Some on the Left may look upon the end of the era of national liberation struggles with nostalgia. But it is high time that progressive thinkers moved beyond the dead rhetoric of those days. This statement in no way devalues the accomplishments of the peoples and leaders who waged the anti-colonial struggle within the Third World. It acknowledges that most, if not all, of that work has been accomplished.

What is called for is a new analysis on the Left that will allow us to determine how best to advance the struggle for peace and justice in the world. Fortunately, enough time has now passed to make the advancement of a new analysis possible. The current events in Paris and New Orleans have given rise to an appropriate occasion to begin the discussion.

As this article is being written, Paris has experienced nearly twelve days of riots by an economic and cultural underclass of African and Arab youth. These youth are the sons and daughters of immigrants who have been in Europe for two, perhaps, three generations and have found it an inhospitable home. Europe is their home for it is highly unlikely that any of these Black and Arab children will ever return to their mother countries—unless of course they are expelled by their host countries. Like the African-American of the United States, most are permanently exiled in Europe for better or worse.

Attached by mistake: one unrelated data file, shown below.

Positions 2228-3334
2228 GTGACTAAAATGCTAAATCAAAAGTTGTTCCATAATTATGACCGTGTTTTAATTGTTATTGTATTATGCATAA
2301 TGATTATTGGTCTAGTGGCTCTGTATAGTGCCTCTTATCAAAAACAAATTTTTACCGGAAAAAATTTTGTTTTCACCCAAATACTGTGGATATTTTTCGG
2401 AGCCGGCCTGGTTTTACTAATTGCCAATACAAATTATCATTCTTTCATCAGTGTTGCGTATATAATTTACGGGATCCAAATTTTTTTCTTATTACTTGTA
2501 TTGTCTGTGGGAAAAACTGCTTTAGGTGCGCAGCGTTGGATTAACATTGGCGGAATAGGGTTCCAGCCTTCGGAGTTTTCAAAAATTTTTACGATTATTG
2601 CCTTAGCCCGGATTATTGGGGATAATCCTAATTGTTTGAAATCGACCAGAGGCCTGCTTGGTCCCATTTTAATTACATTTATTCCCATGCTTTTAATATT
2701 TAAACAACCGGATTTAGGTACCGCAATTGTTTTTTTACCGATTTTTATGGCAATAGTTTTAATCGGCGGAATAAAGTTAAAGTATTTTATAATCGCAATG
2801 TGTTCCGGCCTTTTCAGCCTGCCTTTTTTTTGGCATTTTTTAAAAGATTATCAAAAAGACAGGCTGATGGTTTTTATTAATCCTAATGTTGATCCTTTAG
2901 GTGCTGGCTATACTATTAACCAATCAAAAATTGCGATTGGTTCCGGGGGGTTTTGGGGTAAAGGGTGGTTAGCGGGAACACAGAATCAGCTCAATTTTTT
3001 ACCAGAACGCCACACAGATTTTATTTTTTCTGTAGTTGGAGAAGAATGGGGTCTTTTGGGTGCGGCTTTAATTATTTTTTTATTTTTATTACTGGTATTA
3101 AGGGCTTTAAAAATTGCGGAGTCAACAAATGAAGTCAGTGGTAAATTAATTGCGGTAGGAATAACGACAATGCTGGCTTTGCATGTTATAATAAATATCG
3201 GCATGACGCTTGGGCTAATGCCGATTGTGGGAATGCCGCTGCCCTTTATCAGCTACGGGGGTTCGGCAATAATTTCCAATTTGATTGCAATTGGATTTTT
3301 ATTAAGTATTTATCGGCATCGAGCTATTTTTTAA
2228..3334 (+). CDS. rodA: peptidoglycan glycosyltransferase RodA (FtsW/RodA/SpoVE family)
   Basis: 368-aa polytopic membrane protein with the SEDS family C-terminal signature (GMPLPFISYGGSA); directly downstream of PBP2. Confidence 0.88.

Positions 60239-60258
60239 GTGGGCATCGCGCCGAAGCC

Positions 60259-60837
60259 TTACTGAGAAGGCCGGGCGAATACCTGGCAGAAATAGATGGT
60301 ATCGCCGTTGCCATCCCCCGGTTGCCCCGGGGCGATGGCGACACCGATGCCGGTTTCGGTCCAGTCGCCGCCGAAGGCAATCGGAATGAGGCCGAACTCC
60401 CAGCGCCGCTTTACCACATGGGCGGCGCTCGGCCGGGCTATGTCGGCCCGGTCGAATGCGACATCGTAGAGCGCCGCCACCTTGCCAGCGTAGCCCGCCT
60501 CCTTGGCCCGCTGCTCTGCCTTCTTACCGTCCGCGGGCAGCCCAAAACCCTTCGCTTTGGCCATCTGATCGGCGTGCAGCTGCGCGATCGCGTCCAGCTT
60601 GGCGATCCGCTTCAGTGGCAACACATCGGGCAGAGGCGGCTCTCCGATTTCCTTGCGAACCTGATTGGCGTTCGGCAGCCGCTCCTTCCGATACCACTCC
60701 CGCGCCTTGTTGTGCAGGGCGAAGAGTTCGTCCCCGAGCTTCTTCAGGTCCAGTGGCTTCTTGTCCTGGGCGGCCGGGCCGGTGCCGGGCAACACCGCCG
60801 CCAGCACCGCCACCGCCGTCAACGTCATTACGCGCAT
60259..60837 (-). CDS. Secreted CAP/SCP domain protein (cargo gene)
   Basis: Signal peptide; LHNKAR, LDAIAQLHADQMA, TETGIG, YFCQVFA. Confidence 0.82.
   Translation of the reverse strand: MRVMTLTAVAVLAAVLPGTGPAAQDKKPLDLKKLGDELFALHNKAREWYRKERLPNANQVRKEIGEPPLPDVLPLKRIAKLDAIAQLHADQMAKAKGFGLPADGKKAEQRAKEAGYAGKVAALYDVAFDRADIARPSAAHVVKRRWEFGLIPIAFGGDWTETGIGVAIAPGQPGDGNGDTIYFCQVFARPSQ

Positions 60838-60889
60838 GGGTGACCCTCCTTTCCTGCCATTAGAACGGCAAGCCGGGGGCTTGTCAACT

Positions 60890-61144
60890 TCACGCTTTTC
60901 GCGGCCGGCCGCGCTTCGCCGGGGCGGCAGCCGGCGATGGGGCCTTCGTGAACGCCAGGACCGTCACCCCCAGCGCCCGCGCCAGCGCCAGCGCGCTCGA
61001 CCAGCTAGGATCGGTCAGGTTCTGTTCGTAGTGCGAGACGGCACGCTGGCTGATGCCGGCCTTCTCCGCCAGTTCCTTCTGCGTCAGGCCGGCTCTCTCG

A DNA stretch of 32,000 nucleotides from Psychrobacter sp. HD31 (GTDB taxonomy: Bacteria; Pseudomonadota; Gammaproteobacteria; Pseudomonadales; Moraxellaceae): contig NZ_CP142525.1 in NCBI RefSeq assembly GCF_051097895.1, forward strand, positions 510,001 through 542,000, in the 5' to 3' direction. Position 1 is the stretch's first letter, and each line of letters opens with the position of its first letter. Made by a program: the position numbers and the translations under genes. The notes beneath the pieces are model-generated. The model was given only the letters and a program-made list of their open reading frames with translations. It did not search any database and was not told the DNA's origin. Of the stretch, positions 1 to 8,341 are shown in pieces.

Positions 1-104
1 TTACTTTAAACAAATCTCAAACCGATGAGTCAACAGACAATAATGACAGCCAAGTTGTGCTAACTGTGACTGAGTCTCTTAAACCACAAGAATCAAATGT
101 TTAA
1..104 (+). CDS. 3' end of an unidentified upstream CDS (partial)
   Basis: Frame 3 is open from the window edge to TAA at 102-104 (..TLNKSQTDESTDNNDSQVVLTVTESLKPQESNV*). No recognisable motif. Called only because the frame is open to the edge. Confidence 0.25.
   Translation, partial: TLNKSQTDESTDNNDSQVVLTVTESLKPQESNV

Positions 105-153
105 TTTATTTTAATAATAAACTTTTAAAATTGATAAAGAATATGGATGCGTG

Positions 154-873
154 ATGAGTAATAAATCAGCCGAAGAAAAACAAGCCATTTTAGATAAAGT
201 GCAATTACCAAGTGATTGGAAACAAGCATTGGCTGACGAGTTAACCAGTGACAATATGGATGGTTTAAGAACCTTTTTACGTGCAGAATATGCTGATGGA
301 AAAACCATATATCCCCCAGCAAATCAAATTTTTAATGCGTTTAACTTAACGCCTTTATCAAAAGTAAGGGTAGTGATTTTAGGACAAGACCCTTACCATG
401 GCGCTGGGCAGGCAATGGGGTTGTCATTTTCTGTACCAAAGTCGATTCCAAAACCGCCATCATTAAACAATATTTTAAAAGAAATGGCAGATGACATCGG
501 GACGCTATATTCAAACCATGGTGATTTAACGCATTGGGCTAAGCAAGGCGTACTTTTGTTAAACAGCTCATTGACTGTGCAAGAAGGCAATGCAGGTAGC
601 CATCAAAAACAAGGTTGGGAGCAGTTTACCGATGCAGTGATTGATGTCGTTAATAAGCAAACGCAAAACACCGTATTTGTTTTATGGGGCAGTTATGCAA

Today, we find that it is Paris burning. But the working class cities of England and Germany have also had problems with immigrant populations. The key question at the center of this social upheaval is can non-European populations “integrate” into Western European countries? Is it at all possible to accomplish this? The answer to this question is central not only to the Arab and African youth of France. It is also central to the entire European Union. For, it is estimated that the integrated economy of Europe will require millions of cheap non-European labor in order to maintain itself.

The United States has for years wrestled with how to integrate African-Americans—non whites—into a greater white American culture. There can be little doubt that it has failed to accomplish its task. The condition of the Black working class and Black poor were revealed in graphic detail when Katrina hit New Orleans. The American Constitution means nothing if you are Black and can not purchase a bottle of water when you need it. It is my suspicion that the Black and Arab youth of Paris have found that all the rhetoric about Brotherhood espoused by French revolutionaries also means nothing when set against the virulent racism and religious bigotry of the day.